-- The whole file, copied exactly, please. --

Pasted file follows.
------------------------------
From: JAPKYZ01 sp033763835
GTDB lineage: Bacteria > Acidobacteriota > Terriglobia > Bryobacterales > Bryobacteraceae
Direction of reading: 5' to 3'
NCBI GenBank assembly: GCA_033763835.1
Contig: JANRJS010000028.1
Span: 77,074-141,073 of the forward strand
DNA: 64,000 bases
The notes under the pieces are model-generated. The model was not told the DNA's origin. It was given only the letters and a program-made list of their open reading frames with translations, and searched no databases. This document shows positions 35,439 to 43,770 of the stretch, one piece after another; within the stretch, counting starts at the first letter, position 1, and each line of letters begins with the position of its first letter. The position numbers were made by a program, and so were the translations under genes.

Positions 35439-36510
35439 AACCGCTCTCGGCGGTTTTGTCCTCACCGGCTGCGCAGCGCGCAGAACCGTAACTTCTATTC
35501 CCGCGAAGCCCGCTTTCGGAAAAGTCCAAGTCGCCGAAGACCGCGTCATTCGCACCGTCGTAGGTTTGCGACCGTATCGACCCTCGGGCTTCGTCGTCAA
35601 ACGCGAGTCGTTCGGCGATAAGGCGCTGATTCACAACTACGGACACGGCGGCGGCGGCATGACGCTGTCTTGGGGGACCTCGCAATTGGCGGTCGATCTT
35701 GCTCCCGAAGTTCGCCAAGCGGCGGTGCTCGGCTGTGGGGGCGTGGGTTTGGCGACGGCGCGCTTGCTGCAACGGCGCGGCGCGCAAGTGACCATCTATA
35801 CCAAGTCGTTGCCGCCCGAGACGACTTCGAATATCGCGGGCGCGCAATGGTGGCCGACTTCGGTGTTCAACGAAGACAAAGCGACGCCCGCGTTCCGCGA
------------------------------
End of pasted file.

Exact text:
From: JAPKYZ01 sp033763835
GTDB lineage: Bacteria > Acidobacteriota > Terriglobia > Bryobacterales > Bryobacteraceae
Direction of reading: 5' to 3'
NCBI GenBank assembly: GCA_033763835.1
Contig: JANRJS010000028.1
Span: 77,074-141,073 of the forward strand
DNA: 64,000 bases
The notes under the pieces are model-generated. The model was not told the DNA's origin. It was given only the letters and a program-made list of their open reading frames with translations, and searched no databases. This document shows positions 35,439 to 43,770 of the stretch, one piece after another; within the stretch, counting starts at the first letter, position 1, and each line of letters begins with the position of its first letter. The position numbers were made by a program, and so were the translations under genes.

Positions 35439-36510
35439 AACCGCTCTCGGCGGTTTTGTCCTCACCGGCTGCGCAGCGCGCAGAACCGTAACTTCTATTC
35501 CCGCGAAGCCCGCTTTCGGAAAAGTCCAAGTCGCCGAAGACCGCGTCATTCGCACCGTCGTAGGTTTGCGACCGTATCGACCCTCGGGCTTCGTCGTCAA
35601 ACGCGAGTCGTTCGGCGATAAGGCGCTGATTCACAACTACGGACACGGCGGCGGCGGCATGACGCTGTCTTGGGGGACCTCGCAATTGGCGGTCGATCTT
35701 GCTCCCGAAGTTCGCCAAGCGGCGGTGCTCGGCTGTGGGGGCGTGGGTTTGGCGACGGCGCGCTTGCTGCAACGGCGCGGCGCGCAAGTGACCATCTATA
35801 CCAAGTCGTTGCCGCCCGAGACGACTTCGAATATCGCGGGCGCGCAATGGTGGCCGACTTCGGTGTTCAACGAAGACAAAGCGACGCCCGCGTTCCGCGA